Filter Based Feature Selection (FBFS) – Identifies the features in a dataset with the greatest predictive power.

Permutation Feature Importance (PFI) – Computes the permutation feature importance scores of feature variables given a trained model and a test dataset.

FBFS essentially can help to pick features with most value for the model before data is sent for training because non-informative features can negatively impact your model.  It has one input and two outputs. The input in my example is connected to my dataset as listed below.  Left output can be consumed by something else or like in my case used for analysis while I traverse through different algorithms offered for feature scoring method, which is the first parameter in FBFS.  Second parameter is the target column, which  is the column I’m trying to predict.  Third parameter is the number of features or columns to be selected starting with the highest score, the default is 1.  Right output provides scores for all columns starting with the highest score.

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From PFI’s definition and the fact that the container in Azure ML has two inputs it’s clear that it needs to be connected from a trained model and a test dataset as illustrated below:

1-20-2016 2-59-35 PM

My dataset has two highly correlated columns, is_fraud and fraud_reason.  When is_fraud = False, fraud_reason = None, in the case when is_fraud = True, fraud_reason can be different things but not None. When running my model and leaving fraud_reason in it, PFI picked up on that condition and automatically selected fraud_reason as most valuable feature in predicting results.  My model was getting AUC score of 1, no mystery here.  However, FBFS indicated fraud_reason to be the most valuable only when using Mutual Information and Chi Squared for feature scoring method.   More information about Pearson Correlation, Mutual Information, Kendall Correlation, Spearman Correlation, Chi Squared, Fisher Score and Count Based can be found online or in the following book by Roger Barga, Valentine Fontama and Wee Hyong Tok:  Predictive Analytics with Microsoft Azure Machine Learning 2nd Edition.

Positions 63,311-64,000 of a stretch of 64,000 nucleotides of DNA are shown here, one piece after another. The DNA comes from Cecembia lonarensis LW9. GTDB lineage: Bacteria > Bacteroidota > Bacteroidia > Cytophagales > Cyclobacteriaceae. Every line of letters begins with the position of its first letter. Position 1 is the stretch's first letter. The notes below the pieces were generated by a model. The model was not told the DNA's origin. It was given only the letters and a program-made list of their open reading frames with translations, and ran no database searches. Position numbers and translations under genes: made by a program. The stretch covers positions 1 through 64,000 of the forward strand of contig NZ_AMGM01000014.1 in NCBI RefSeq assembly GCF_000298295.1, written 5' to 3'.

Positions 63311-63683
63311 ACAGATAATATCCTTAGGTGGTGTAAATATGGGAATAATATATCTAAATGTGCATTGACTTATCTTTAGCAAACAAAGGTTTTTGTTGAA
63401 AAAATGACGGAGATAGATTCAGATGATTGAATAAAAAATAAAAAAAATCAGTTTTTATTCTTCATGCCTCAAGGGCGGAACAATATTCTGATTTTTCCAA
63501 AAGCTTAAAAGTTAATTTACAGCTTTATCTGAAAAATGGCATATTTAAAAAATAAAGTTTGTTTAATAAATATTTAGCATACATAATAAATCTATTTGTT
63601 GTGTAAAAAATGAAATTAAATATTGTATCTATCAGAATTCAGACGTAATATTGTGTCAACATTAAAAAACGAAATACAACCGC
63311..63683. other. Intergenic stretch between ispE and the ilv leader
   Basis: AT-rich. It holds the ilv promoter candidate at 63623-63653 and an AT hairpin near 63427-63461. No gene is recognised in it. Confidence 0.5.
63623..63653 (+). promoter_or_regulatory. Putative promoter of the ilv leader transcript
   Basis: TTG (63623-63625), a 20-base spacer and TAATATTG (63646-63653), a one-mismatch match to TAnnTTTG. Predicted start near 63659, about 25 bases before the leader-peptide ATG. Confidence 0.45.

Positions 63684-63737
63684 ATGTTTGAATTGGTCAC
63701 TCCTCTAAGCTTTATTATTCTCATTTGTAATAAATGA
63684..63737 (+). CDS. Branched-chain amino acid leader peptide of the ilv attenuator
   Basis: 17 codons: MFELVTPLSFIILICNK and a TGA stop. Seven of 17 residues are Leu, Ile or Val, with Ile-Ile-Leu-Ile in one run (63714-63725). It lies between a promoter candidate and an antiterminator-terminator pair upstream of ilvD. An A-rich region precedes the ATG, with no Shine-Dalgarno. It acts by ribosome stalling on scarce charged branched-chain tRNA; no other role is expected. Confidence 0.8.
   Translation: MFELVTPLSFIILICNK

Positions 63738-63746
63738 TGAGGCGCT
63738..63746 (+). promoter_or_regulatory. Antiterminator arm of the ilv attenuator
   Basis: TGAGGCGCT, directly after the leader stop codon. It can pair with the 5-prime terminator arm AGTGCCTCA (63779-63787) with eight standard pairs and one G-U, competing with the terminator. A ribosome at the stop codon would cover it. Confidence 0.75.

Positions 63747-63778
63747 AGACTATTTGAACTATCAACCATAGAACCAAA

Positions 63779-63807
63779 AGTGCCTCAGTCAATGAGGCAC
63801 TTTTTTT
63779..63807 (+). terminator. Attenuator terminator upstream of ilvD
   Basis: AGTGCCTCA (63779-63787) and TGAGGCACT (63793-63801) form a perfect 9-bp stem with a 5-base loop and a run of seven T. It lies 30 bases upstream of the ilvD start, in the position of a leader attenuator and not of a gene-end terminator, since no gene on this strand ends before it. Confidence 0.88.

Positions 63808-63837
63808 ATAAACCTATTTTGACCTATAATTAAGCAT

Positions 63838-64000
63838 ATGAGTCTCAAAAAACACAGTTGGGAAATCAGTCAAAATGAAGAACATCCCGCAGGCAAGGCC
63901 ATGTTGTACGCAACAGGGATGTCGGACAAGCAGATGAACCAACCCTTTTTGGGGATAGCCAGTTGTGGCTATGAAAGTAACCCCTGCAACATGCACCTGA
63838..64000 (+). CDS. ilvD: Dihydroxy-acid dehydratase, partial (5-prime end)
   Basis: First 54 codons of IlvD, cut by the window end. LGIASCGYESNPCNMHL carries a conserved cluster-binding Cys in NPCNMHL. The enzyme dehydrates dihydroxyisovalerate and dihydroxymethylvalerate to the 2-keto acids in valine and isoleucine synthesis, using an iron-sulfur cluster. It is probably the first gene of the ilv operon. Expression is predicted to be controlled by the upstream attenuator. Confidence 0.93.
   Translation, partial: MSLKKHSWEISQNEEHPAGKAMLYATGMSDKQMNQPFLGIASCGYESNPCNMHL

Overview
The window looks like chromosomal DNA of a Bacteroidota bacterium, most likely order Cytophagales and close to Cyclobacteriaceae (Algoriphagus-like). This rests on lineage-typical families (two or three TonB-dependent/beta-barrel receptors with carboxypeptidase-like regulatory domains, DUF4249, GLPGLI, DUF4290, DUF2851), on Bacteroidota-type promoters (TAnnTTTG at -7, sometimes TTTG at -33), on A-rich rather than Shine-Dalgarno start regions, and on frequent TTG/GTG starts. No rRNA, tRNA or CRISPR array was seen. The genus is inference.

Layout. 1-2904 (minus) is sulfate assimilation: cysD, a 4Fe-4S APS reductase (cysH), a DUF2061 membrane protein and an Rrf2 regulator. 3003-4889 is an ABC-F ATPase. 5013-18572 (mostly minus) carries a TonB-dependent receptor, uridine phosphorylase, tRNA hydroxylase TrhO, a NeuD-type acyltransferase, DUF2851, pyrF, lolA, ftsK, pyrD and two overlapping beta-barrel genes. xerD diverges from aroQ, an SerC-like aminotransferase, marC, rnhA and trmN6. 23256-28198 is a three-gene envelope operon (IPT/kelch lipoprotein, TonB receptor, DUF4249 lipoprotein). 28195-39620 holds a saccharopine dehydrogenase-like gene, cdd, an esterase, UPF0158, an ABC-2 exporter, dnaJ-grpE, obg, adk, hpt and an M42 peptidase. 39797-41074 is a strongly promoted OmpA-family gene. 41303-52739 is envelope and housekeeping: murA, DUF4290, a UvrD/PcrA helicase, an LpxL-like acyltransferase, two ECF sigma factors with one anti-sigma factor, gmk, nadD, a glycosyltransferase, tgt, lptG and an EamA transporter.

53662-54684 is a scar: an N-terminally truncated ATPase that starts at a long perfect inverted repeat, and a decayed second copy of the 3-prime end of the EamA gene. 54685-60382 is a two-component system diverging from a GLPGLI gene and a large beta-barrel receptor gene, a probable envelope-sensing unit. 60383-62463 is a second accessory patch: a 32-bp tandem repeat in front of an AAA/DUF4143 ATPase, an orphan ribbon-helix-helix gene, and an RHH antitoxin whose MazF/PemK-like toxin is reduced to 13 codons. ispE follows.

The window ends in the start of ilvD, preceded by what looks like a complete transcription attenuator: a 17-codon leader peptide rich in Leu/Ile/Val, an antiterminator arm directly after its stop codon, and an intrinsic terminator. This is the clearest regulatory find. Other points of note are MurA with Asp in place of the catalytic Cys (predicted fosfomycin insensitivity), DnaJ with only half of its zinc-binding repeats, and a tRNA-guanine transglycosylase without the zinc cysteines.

When using PFI, need to make sure that appropriate metric for measuring performance is selected.  Otherwise you would get Permutation Feature Importance Error – Unsupported parameter type ‘Metric for measuring performance’ specified. . ( Error 0105 ).  This error is typical when using regression algorithm but the default property of PFI is not changed, since it defaults to Classification – Accuracy. 

 

1-23-2016 10-44-50 AM

 

 

 

 

 

Free Statistical Learning Course from Stanford

Here is a great statistical course using R offered from Stanford for free starting now!

A brief description of the course from the source site.

This is an introductory-level course in supervised learning, with a focus on regression and classification methods. The syllabus includes: linear and polynomial regression, logistic regression and linear discriminant analysis; cross-validation and the bootstrap, model selection and regularization methods (ridge and lasso); nonlinear models, splines and generalized additive models; tree-based methods, random forests and boosting; support-vector machines. Some unsupervised learning methods are discussed: principal components and clustering (k-means and hierarchical).

This is not a math-heavy class, so we try and describe the methods without heavy reliance on formulas and complex mathematics. We focus on what we consider to be the important elements of modern data analysis. Computing is done in R. There are lectures devoted to R, giving tutorials from the ground up, and progressing with more detailed sessions that implement the techniques in each chapter.

The lectures cover all the material in An Introduction to Statistical Learning, with Applications in R by James, Witten, Hastie and Tibshirani (Springer, 2013). The pdf for this book is available for free on the book website.

https://lagunita.stanford.edu/courses/HumanitiesSciences/StatLearning/Winter2016/about